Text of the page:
Reading: Psalm 76
For the director of music. With stringed instruments. A psalm of Asaph. A song.
God is renowned in Judah; in Israel his name is great.
His tent is in Salem, his dwelling place in Zion.
There he broke the flashing arrows,
the shields and the swords, the weapons of war.
You are radiant with light,
more majestic than mountains rich with game.
The valiant lie plundered, they sleep their last sleep;
not one of the warriors can lift his hands.
At your rebuke, God of Jacob,
both horse and chariot lie still.
It is you alone who are to be feared.
Who can stand before you when you are angry?
From heaven you pronounced judgment,
and the land feared and was quiet—
when you, God, rose up to judge,
to save all the afflicted of the land.
Surely your wrath against mankind brings you praise,
and the survivors of your wrath are restrained.
Make vows to the LORD your God and fulfill them;
let all the neighboring lands bring gifts to the One to be feared.
He breaks the spirit of rulers; he is feared by the kings of the earth (NIV).
Has the church abandoned the fear of God? Has our messaging focused so exclusively on the God of love and forgiveness that the very idea of experiencing fear before God is a completely foreign to us? In more general terms is fear a bad thing—an emotion we should always avoid? Is there something wrong with our relationship with God if we fear Him?
First we need to acknowledge that fear can have both good and bad consequences. A healthy fear of a sharp blade will keep me from sticking my hands under the deck of a running lawnmower. There is wisdom and there is safety in that kind of fear. But the constant fear of a violent, abusive spouse can be devastating to a person’s health and happiness. In brief, fear is essential for self-preservation, but too much of it has terrible consequences.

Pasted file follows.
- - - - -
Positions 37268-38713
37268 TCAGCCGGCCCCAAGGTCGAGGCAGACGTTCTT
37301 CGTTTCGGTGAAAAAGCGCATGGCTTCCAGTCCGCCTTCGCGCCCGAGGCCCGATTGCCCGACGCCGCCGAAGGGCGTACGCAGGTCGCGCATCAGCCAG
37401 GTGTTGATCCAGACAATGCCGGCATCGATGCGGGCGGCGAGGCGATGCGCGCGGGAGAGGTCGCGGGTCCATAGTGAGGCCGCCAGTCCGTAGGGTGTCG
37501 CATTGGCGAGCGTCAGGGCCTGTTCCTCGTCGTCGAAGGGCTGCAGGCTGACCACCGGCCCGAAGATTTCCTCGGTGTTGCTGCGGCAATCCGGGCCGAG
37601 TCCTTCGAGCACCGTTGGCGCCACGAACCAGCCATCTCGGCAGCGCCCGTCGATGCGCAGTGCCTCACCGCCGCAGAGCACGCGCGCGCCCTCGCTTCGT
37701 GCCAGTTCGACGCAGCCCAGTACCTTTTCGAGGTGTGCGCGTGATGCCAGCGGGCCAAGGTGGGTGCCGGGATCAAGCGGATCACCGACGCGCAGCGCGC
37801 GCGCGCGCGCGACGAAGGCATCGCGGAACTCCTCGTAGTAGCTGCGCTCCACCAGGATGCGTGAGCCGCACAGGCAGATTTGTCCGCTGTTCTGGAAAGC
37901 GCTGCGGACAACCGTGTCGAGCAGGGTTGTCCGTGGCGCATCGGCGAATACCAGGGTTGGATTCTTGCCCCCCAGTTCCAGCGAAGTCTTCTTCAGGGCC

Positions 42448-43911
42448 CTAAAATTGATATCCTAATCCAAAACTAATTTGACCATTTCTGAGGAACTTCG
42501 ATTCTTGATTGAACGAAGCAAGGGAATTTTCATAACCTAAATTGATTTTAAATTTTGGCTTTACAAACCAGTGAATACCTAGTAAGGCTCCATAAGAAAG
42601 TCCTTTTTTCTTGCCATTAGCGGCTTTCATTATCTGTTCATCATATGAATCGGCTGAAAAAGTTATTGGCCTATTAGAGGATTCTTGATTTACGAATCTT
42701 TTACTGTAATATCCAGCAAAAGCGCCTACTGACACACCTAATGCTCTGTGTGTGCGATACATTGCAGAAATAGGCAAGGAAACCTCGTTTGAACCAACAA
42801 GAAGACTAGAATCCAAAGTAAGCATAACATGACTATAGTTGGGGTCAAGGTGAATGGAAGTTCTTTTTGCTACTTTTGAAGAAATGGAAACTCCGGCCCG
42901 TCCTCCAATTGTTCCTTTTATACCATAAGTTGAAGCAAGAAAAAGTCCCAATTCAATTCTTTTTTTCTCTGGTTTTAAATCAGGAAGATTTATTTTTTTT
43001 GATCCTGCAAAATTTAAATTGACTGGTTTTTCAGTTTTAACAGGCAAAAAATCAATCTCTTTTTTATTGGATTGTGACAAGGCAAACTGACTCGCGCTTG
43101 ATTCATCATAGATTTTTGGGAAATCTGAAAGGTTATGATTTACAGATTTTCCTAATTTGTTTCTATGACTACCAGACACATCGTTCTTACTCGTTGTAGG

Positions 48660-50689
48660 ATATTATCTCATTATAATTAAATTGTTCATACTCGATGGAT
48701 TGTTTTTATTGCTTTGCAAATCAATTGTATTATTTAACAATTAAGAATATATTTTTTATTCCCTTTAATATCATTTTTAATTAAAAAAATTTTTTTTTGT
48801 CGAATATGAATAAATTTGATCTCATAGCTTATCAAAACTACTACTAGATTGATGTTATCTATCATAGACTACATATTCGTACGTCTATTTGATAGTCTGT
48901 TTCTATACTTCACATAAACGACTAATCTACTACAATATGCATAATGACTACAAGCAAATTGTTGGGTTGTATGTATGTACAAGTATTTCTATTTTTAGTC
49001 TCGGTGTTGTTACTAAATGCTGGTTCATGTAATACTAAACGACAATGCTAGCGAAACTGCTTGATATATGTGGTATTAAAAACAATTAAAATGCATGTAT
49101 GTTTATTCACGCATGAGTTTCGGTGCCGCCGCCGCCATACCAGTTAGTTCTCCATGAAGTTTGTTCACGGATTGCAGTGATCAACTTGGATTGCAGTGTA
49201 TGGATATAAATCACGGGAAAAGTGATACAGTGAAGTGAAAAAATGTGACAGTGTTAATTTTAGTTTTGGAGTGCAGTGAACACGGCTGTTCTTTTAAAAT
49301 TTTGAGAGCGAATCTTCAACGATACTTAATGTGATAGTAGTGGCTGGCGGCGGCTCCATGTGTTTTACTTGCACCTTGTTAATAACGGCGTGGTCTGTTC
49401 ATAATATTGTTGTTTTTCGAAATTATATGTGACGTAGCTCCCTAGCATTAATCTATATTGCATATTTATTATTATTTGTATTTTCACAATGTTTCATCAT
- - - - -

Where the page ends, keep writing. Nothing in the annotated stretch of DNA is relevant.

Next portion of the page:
A complete lack of fear can have terrible consequences too. I still have both my hands because of a healthy fear of whirling blades. We all need a healthy fear of God. The psalmist states, “It is you alone who are to be feared.”
Jesus essentially said the same thing. “Do not be afraid of those who kill the body but cannot kill the soul. Rather, be afraid of the One who can destroy both soul and body in hell” (Matthew 10:28).
Response: LORD God, you are the One I need to fear. Give me a healthy dose of fear. I want to love and fear you, so that I will walk in obedience to your commands. Amen.
Your Turn: Is there a place for both love and fear in your relationship with God?